Scouts-L Mail Archive for February of 1999: Re: Hypothermia at campfire last Sat.(longish)
Re: Hypothermia at campfire last Sat.(longish)
Fri, 26 Feb 1999 06:29:24 -0600
After reading your story I am grateful that all became well. It was good
that hopefully all are better.
I would like to comment on the campout. It would appear that the group
as a whole had not been prepared for the cold weather very well. In other
words, the Scouts should have had an Okpik type of training before this
outing as well as the adults.
You are correct about the headgear. We lose as much as 70 -80% heat
through our neck area. These need to be reviewed and the proper method of
dressing for the cold needs to discussed and showen.
Having warm drinks is not the best way to heat someone up that is
showing symptons of Hypothermia. It needs to be attacked aggressively
through a combination of warming, feeding, and fire(if possible).
Remember BSA considers Cold Weather camping as anything 50 degrees or
less. The worst cold weather can occur in the 32 -50 range with Scouts who
are not experienced. I have camped in -40 degrees below and in many cases it
is actually easier in that kind of weather than in the 32 degrees and above
----if you are prepared.
Thanks for sharing that story and again I am glad you folks are OK.
J. Kevin Chapman
Former Course Director of Okpik
Northwest Suburban Council
Mount Prospect, Ill
Jack & John Wright wrote:
> "Im having severe chest pain, and I can't breathe" said my 15 yr. old
> son, as he stumbled 10 ft. over to me when we stood up to sing at the
> closing of the campfire, last Sat. night. He certainly got my full
> I am a serious heart patient myself, with a pacemaker/defibrillator in
> one shoulder. I was sitting next to the Medical Officer, (a Dr. friend
> of ours), who was keeping an eye on me. He immediately diagnosed my son
> in the second stage of hypothermia, which relieved me greatly, as I was
> about ready to have my own fatal attack, just hearing what my son was
> It was our District Winter Camporee. Usually 50-60 degrees in the
> daytime. This year, the predicted snow missed us and the boys were
> running orienteering courses Sat. in T-shirts and shorts in 50 degree
> At the 8PM campfire & awards ceremony, most everybody dressed with
> everything they brought. NOAA was saying below freezing for that
> night. The campfire lasted about 1 1/2 hours, around freezing, with a
> flag retirement ceremony at the end. As the last flag field is placed
> on the fire, it's traditional to remove headgear and sing God Bless
> America, which we all started to do. Then came my son's whisper, stated
> So we turned and began walking toward the car. I was starting to shiver
> in beginning hypothermia as we reached the car, 150 yards away. I had
> rented the camp's warm Lodge because of my condition, so we all got in
> the car and went there. It took my son about 2 hours of warm drinks to
> be able to breathe normally. We were both lucky. The next morning he
> still had some residual low pains in his chest. He won't soon live down
> (in the Troop) the fact I made him sleep in the Lodge with us that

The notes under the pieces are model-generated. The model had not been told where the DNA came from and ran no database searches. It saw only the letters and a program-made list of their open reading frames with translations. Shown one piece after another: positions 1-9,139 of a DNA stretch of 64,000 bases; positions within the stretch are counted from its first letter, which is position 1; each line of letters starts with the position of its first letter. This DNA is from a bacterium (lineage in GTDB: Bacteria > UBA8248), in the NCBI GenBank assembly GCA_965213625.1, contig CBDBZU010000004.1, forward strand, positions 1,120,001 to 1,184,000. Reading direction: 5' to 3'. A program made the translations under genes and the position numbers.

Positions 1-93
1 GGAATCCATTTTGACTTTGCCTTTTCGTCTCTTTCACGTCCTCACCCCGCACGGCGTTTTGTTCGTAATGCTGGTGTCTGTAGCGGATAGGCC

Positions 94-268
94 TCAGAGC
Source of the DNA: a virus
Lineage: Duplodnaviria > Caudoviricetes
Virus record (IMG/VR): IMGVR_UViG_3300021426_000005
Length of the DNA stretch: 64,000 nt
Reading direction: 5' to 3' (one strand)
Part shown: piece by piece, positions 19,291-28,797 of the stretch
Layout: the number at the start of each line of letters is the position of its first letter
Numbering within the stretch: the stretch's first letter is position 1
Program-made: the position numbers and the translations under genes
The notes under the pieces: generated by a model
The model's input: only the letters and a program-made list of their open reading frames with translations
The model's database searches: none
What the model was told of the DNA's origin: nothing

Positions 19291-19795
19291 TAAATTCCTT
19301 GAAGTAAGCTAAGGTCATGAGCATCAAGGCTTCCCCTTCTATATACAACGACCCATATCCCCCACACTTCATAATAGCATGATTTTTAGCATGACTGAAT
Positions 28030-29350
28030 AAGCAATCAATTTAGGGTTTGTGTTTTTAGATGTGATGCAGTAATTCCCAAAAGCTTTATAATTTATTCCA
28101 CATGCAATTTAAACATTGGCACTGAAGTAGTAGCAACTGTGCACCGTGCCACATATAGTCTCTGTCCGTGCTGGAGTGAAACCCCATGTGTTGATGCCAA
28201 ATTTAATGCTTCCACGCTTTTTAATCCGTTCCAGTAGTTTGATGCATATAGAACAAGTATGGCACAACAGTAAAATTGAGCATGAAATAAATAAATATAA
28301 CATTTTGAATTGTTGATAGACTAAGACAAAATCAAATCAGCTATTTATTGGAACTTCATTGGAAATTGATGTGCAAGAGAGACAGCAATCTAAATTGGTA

> night. He had on 2 sweaters and had left his big warm jacket at his
> Lessons learned:
> I hate to admit the story above, but it might serve a purpose for you,
> if you have a winter outing left this year.
> Prevention ideas:
> SMs and adults must check every kid *and adult* for level of clothing
> and eqpt. In our case, we were the host Troop, and I and the SM had
> been away from the Troop calculating the award results. The SM might
> not have impressed this enough on our ASMs (good experts & friends) who
> were with the Troop. Everybody knew the expected low temps that night.
> Wear your heavy coat, even though you don't feel cold right now.
> I probably should have been asked to skip the campfire, with my known
> medical condition. I thought about it, but I had a good heavy
> multi-layer coat, and didn't feel bad either. So I sat next to the doc,
> instead. Us adults are supposed to know what we're doing, right?
> Nobody challenged me.
> The Medical Officer might have been stationed at the rear of the
> assembly, complete with a large thermos of hot drink, and an
> announcement made at the start of the campfire about who & where he was,
> and why. A quick reminder about hypothermia might also be in order. If
> anybody felt cold or bad, they'd know where he was. A few other people
> left the campfire because they recognized they were cold, but with
> hypothermia, the victim doesn't usually realize it, until it is too
> late. That almost happened to my son Sat. night.
> Consider not removing headgear, and explaining why, when you're in low
> Heads up, those of you still having winter camporees or campouts. Be
> sure you have a good Medical Officer, and let him/her pre-plan
> carefully. If you have other ideas you've seen work, I'd appreciate
> hearing them. I probably won't go on another winter event, but I want
> my son to have the benefit of your good ideas, for I expect him to have
> a long career in scouting, and he certainly won't forget this lesson.
> YIS, Jack Wright, firstname.lastname@example.org
> Cherokee Area Council, Whitewater Committee,
> Silver Beaver, 1998